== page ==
– Knight Ridder Newspapers

RAFAH CROSSING, Gaza Strip – Physically and emotionally, these travelers were drained. Sweat-soaked shirts clung to sunburned skin. Suitcases brimmed with dirty laundry that had seen service more than one too many times.

The busload of travelers had been stranded for three weeks in the Egyptian desert after Israel closed this border checkpoint July 19, citing security concerns. When the Israelis finally reopened the crossing Friday, these wilted Palestinians fell into the arms of anxious relatives and said they could not be happier to be home.

Sisters Saher and Summer Dawwas, draped head to toe in black abayas, hugged joyfully. Saher had spent the last 20 days in a sun-baked tent on the Egyptian side of the border, where she and her father, Khalil, were marooned with thousands of Palestinians, many of whom had gone to Egypt for medical treatment.

Saher and Khalil Dawwas were traveling from the United Arab Emirates, via Cairo and Rafah, to the Gaza Strip, to attend Summer’s wedding, which will be Monday.

“We were the lucky ones,” Khalil Dawwas said. He and his daughter were on the first bus to cross Friday because the people ahead of them on the growing list of Palestinians in transit had given up and gone back to Cairo and the nearby Egyptian town of El-Arish, he said.

Egyptian officials estimate that 2,000 people were stranded and had been living in tents and sleeping on mattresses inside the crossing’s small terminal building. They were eating canned food and occasional hot meals provided by charities, and standing in long lines to use makeshift toilets and emergency showers set up by the Egyptian Red Crescent. It was not clear how many people were able to cross into Gaza on Friday.

As many as 6,000 more may be staying in homes and hotels in the surrounding northern Sinai area waiting to cross, said Walid Saleh, director of Palestinian Preventive Security for the Gaza district that includes the Rafah crossing.

Israel closed the crossing last month, saying it had information about a possible attack by Palestinians tunneling under the crossing and planning to blow it up – a tactic used in a recent attack.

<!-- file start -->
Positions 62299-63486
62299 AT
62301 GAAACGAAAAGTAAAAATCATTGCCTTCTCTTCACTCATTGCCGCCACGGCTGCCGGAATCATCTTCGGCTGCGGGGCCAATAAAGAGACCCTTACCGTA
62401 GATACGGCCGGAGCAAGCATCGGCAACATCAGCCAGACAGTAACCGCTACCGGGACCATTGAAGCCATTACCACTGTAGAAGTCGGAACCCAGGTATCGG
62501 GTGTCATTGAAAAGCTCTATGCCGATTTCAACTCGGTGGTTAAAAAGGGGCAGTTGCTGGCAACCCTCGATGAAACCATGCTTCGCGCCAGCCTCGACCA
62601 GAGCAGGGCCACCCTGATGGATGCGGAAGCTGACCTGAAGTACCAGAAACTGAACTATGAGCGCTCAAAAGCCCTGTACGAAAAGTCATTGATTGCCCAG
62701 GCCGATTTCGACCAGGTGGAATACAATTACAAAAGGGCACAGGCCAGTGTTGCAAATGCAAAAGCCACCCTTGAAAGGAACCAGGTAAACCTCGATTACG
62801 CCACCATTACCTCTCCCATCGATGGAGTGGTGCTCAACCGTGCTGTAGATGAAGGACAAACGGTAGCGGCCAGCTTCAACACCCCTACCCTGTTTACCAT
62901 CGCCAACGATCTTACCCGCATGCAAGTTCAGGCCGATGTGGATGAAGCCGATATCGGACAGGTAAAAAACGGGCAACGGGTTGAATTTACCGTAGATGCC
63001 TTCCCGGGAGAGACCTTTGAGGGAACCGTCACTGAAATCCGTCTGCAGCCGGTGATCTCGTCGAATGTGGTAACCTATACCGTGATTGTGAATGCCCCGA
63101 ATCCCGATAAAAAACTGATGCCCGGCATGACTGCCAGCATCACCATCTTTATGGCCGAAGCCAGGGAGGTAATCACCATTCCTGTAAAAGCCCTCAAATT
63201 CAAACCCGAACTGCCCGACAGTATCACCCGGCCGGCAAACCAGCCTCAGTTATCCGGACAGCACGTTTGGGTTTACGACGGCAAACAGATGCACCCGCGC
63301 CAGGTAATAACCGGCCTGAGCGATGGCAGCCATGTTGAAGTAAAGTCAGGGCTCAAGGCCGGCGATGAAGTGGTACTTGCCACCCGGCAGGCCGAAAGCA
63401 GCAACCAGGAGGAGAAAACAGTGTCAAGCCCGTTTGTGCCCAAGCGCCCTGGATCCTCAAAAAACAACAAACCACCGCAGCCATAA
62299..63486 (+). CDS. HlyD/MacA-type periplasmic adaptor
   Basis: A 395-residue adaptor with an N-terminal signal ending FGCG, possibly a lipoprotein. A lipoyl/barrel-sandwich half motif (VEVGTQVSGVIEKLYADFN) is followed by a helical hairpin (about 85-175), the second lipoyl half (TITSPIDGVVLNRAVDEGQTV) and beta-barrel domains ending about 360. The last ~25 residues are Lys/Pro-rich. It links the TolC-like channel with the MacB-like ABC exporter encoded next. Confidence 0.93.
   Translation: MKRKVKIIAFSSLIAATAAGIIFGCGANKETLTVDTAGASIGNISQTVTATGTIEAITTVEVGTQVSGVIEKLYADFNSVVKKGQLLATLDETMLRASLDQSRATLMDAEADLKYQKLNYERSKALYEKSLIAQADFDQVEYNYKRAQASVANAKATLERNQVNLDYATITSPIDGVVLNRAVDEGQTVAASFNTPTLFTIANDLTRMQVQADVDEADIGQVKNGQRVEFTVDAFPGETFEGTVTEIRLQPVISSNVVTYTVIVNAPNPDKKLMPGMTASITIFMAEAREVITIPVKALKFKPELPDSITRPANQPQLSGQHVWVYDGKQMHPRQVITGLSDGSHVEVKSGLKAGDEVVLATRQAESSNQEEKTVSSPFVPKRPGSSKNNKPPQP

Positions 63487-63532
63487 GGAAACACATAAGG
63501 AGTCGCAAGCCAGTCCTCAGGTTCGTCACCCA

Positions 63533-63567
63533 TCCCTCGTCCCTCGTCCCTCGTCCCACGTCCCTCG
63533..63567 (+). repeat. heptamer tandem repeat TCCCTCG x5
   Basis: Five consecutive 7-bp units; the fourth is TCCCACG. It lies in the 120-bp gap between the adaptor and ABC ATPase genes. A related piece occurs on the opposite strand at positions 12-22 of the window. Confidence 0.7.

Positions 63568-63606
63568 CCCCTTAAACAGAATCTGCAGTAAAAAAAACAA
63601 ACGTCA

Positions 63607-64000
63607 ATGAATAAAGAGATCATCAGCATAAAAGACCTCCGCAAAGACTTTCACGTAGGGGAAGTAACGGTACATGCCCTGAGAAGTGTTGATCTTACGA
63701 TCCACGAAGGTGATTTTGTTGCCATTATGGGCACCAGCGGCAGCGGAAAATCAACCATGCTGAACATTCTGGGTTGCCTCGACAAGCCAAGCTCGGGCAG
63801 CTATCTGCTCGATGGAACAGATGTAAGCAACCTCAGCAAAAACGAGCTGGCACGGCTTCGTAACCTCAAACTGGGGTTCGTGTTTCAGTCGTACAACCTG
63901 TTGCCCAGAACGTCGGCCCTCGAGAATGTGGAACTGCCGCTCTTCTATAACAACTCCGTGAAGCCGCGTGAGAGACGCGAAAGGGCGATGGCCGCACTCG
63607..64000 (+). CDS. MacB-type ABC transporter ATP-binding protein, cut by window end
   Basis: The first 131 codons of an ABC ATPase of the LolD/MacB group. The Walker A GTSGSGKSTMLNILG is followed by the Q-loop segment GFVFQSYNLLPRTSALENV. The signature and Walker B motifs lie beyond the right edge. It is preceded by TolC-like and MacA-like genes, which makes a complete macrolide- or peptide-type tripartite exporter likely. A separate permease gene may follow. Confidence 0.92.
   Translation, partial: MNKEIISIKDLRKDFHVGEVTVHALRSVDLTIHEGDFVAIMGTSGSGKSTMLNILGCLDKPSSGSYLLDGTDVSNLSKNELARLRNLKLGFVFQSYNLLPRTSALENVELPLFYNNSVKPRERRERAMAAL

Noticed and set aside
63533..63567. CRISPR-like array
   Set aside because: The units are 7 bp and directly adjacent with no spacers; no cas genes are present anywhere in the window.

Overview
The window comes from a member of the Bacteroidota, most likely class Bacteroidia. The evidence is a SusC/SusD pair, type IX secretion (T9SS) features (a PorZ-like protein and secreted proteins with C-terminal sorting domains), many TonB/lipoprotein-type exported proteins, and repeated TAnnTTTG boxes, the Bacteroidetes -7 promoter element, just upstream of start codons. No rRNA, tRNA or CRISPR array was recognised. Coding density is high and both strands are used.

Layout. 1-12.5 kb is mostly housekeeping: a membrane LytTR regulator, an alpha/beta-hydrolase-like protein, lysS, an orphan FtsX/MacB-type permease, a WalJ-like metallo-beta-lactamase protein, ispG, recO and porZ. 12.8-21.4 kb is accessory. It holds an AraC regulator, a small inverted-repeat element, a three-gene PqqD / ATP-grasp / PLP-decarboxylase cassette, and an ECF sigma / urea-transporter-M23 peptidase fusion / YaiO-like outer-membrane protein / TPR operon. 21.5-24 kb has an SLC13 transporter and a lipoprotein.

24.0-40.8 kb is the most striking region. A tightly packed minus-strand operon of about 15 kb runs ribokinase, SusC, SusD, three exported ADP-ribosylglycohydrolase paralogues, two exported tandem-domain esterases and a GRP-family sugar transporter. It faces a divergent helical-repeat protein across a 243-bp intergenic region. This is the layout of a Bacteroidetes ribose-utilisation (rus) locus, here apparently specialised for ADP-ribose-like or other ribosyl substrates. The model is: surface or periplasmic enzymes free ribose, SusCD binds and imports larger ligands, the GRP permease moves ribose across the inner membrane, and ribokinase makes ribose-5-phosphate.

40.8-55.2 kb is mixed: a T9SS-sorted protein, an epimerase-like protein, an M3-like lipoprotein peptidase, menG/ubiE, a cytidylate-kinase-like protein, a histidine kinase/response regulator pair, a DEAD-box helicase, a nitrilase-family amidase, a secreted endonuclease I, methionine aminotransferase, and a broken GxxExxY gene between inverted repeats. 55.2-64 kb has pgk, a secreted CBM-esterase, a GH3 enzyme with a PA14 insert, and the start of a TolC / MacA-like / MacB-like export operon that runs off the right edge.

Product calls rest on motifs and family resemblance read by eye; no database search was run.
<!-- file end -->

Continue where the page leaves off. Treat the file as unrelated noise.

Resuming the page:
During the closure, Israeli troops, aided by sophisticated monitoring equipment, searched the area but did not report finding a tunnel under the terminal.

Israel had offered to open an alternate crossing that would have required the Palestinians to come through an Israeli settlement area and then be bused into the Palestinian part of the strip, but the Palestinian Authority rejected the offer on the ground that it violated existing border agreements.

“We would have been able to accommodate the normal daily number of people,” Capt. Jacob Dallal, an Israeli army spokesman, told The Associated Press on Friday. “The Palestinian Authority refused to cooperate with us.”

Salim Abu Safia, the Palestinian director of the Gaza crossing, said Israel’s offer came on the seventh day of closure, as 4,500 Palestinians were waiting on the Egyptian side. He said Israel was willing to let only about 150 people pass per day, and that would have been insufficient.

Still unsettled is the fate of several thousand more people, including Palestinian nationals with foreign citizenship, who are trapped inside Gaza and waiting to leave through Rafah Crossing.

For the moment, the flow of people is one-way only, from Egypt to Gaza, in order to ease overcrowding in the makeshift tent city, where several women have reportedly miscarried, and at least one baby was born.

Travelers may be permitted to exit Gaza via Rafah on Tuesday, but the details are still unclear.


Nagi Latefa, 39, an Allentown, Pa., electrical engineer; his wife, Nisreen, 29; and their daughters, Zeinah, 4, and Sumar, 2, are among the trapped.

The couple, both American citizens, were born in the Gaza village of Abasan e-Saghir. Nagi moved to the United States 20 years ago to attend Temple and Villanova Universities. He married Nisreen five years ago.

They arrived in the strip to visit their families June 27 and were scheduled to return to the United States through Cairo on July 25.

Now, almost two weeks later, they are stuck amid rising frustration. The medication Sumar takes for a heart condition called supraventricular tachycardia is running low. The stress of living out of suitcases is grinding them down.

“Israel always attaches “security’ to whatever it does,” Nagi said. “They could flatten the whole crossing and rebuild it in a week.”

He has been on the phone every day this week to the U.S. Embassy in Tel Aviv and the Washington office of Sen. Arlen Specter, R., Pa., both of which are trying to help, but so far no solution for his particular case has been worked out.

“The situation, even within the Palestinian Authority, is deteriorating,” he said. “I’m really anxious to get myself and my kids out of here.”

Then, in a lighter vein, he added: “When I came here I was looking forward to eating shwarma and hummus and falafel. Now I can’t wait to get back to a cheesesteak and a big Dunkin’ Donuts coffee. I need a vacation from my vacation.”

(c) 2004, The Philadelphia Inquirer.

Visit Philadelphia Online, the Inquirer’s World Wide Web site, at http://www.philly.com/

Distributed by Knight Ridder/Tribune Information Services.

AP-NY-08-06-04 1945EDT

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